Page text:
I smile and touch the art I had tattooed over my breastbone for Christmas. It’s a drawing of a heart and his name in Cyrillic, and it’s as dark and elegant as my lover. I love it, and Nick loves to see it on my skin. I think it touched him more than when I proposed to him, which is funny to think about. A ring is an outward sign that you belong to someone, but the hidden tattoo under my clothes is just for him, and ten times more intimate. I smile and text him back. What are you drawing today?
      A very fat man, Nick sends back. He is sweating profusely. His balls look like shriveled meatballs.
      I giggle on my peanut butter and jelly. Nick is taking art classes, and he alternately loves—and hates—his Drawing from Life Models class. Nick enjoys drawing interesting people, not pretty ones, so this man should be right up his alley. But the sweat, I imagine, is difficult to capture. Have fun, I text back. Dinner tonight is meatballs!
      Now my cock is shriveled at the thought. I must go, love. Duty calls.
      XO, I send, since I cannot kiss him.
      I wish I could be more like Nick. Nick doesn’t want or need friends. He looks at me strangely when I say the girls in class don’t like me. What can they possibly not like?, he asks. I cried over it once, but only once, because it distressed Nick so. To him, problems are solved at the business end of a gun, and if he can’t help me, it hurts him. So I hide this.
      I text Regan a little, but it’s clear from her slow responses that she’s busy. She’s helping Daniel with the stalls at the Hays ranch. I can’t imagine Regan doing manual labor, but she says she loves it and it helps calm her mind. If that’s the case, I’m all for it.
      I’m relieved when I’ve wasted enough time fooling with my phone to go to my next class. Principles of Architecture is a labor of love. It has absolutely nothing to do with my degree plan, but when my advisor suggested fine arts courses, I gravitated toward this one. Learning about the differences in Greek columns and how ancient civilizations created load-bearing walls is pretty dry stuff to Nick, but I’m fascinated. Maybe someday I could design new buildings, buildings with both safety and beauty in mind.
      This class is primarily first-year students, and I’m older than all of them, which makes me feel a bit silly. Luckily, I find the coursework so interesting that I don’t mind being older than the others. I’m also one of only two women in the class. The other is a girl with pale blond hair who’s even quieter than I am. Like a wraith, she slips in and out of class. I don’t think anyone realizes she’s present except for me, because I am on the hunt for friends.
      Through chance, she gets to class and slides into the empty seat next to me.
      I should take this opportunity. I need to say something witty. Maybe about the rainy weather? Or what about today’s subject? According to the syllabus, we’ll be talking about the ancient Romans and their use of concrete as a building material. So I look over at her, smile brightly, and what comes out of my mouth is, “Rain and concrete today!”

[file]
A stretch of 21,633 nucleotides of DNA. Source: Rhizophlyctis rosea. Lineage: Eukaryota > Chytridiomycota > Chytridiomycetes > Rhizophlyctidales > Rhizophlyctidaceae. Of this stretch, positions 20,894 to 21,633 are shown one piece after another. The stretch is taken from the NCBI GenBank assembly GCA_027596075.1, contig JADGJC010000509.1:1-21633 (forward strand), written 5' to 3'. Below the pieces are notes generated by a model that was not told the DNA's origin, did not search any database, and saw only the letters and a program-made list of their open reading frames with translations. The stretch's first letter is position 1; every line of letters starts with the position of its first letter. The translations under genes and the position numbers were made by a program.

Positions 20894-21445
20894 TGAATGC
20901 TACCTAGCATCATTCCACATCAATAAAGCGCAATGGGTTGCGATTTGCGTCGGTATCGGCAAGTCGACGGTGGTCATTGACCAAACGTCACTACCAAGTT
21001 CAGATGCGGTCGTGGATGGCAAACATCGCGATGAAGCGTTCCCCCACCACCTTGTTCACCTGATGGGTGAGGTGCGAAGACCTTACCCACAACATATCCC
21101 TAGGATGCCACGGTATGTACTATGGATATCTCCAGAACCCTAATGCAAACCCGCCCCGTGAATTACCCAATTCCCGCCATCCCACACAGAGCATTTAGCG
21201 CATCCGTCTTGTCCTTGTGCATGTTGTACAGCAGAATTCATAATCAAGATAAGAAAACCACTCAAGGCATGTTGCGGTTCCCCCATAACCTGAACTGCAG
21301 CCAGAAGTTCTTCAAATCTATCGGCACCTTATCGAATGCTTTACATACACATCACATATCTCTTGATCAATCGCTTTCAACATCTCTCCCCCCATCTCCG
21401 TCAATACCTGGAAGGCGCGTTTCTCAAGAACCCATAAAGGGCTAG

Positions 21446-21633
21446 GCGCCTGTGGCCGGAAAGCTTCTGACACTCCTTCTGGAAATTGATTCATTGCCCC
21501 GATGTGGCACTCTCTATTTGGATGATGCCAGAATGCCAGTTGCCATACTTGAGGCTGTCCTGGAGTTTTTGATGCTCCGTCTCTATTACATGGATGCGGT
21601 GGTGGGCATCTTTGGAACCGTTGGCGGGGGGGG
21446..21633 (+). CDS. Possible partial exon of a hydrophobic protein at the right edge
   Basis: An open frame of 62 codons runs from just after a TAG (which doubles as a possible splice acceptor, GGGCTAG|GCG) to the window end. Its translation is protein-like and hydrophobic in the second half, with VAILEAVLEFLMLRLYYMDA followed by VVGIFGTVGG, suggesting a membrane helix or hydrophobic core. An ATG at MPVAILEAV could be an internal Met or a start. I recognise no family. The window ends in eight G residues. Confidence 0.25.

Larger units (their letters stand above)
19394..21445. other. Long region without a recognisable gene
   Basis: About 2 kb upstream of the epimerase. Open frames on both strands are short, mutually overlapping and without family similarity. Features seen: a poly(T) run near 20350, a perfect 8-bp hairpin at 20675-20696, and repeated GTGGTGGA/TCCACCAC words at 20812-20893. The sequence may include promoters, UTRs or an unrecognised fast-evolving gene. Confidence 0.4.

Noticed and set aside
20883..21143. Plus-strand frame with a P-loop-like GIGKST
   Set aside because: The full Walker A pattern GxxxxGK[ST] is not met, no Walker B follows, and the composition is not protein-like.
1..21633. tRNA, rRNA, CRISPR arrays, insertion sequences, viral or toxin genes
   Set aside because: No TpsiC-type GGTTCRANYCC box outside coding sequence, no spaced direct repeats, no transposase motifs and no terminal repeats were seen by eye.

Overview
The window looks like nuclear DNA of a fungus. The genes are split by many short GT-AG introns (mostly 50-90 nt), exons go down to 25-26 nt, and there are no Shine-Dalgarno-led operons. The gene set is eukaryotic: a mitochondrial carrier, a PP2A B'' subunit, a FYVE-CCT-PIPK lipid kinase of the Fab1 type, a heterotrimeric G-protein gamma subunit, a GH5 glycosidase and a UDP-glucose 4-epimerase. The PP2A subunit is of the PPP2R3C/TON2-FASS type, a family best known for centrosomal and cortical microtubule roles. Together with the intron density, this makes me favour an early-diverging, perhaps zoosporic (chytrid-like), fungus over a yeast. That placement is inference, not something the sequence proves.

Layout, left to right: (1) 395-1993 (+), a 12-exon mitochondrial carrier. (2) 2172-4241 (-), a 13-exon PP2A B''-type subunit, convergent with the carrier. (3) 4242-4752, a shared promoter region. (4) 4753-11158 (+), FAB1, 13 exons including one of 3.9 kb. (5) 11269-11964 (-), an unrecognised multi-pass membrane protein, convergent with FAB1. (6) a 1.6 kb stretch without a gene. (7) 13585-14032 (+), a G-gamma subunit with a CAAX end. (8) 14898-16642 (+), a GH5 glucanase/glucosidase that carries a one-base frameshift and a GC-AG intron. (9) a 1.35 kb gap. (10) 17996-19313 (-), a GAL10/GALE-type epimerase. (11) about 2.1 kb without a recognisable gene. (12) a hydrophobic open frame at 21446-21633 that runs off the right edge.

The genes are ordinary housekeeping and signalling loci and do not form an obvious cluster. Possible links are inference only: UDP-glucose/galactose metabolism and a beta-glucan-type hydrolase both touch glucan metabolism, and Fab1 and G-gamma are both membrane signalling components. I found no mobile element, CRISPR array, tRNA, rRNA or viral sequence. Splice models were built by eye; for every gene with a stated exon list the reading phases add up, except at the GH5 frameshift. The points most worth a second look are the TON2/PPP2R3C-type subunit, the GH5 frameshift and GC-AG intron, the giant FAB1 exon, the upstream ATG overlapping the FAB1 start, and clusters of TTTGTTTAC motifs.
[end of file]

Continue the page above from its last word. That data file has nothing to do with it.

She gives me a startled look and shrinks down into her seat.
      I probably deserved that. I hunch down in my own seat and stare miserably at the front of the lecture hall. Rain and concrete? Really, Daisy?
      The class passes miserably slowly, and even my interest on the subject can’t save things. When class is over, I take my time gathering my things and pretend to study my notes intently. Everyone files out ahead of me, and I’m the last one out the door.
      When I exit into the hall, Nick is waiting for me.
      My Nick is beautiful, but he’s utterly foreign to the bland students of Minnesota U. Even though he is wearing a long-sleeved shirt with a polo collar, I can see the tattoos on his neck of the knife, the spiderweb. His hands are covered with Cyrillic writing, and if his arms were exposed, they would be covered with even more tattoos. They tell a bloodthirsty history, and anyone in Europe, I am told, would give him wide berth at the sight of them. Here in the middle of nowhere, America, they simply think he is odd. Maybe a gang member. And his beautiful pale eyes light up at the sight of me.
      My spirits are down, but I manage a smile for him and tilt my face up for a kiss. Nick pulls me in close and his mouth brushes over mine, and his touch never fails to send a shiver down my spine. I love this man. I would kill for him.
      I have killed for him.
      “You look tired, milaya moya,” he tells me as he wraps an arm around my waist. “Long day?”
      “Just a lot of homework,” I tell him, and lean in to inhale his scent. I never get tired of anything Nick. Ever. I could bask in his attention all day. Even his presence here is like a balm to me. “How was your class?”
      “Good,” he tells me. His classes are always “good.” Later, he might show me his artwork, but not here.
      When we get outside, Nick immediately pulls out an umbrella and holds it over me. I try to take it from him, but he insists on holding it. “Are you not mine to care for?” he says, a smile on his mouth.
      It’s on the tip of my tongue to tease him back, when I notice a huddled group under the building awning, hiding from the rain. It’s Joanne and Maggie, two girls I was friendly with last semester. They see me with Nick and immediately start whispering, even as he holds the umbrella over me like I’m some sort of princess.
      I want to make a silly joke about it. About how Nick is a sweetheart and just an over-protective fiancé with reasons for worrying about my safety.
      But the words stick like glue in my throat, and I remain silent as we head to the parking lot and Nick’s car.
      After dinner, Nick and I work on our homework together. Normally we also try to do a bit of handiwork around the apartment, but I plead a reprieve tonight, feigning a headache. I don’t have it in me to grout tile or paint walls or hold screwdrivers while Nick cusses at the wiring.
      Instead, we snuggle on the couch, and Nick traces the lines of my hand with his fingers. He’s got such long, strong fingers that I could study them for hours. They’re the hands of an artist and an assassin, and it’s a fascinating dichotomy to me. He is so many things, and I am just weird Daisy. Weird, useless Daisy.
      I make a frustrated sound in my throat.
      Lazily, Nick looks over at me, his expression full of contentment. “Hmm?”
      “Nick, do you think I’m weird? Be honest.”

© 2015 Jen Frederick

Last Hit: Reloaded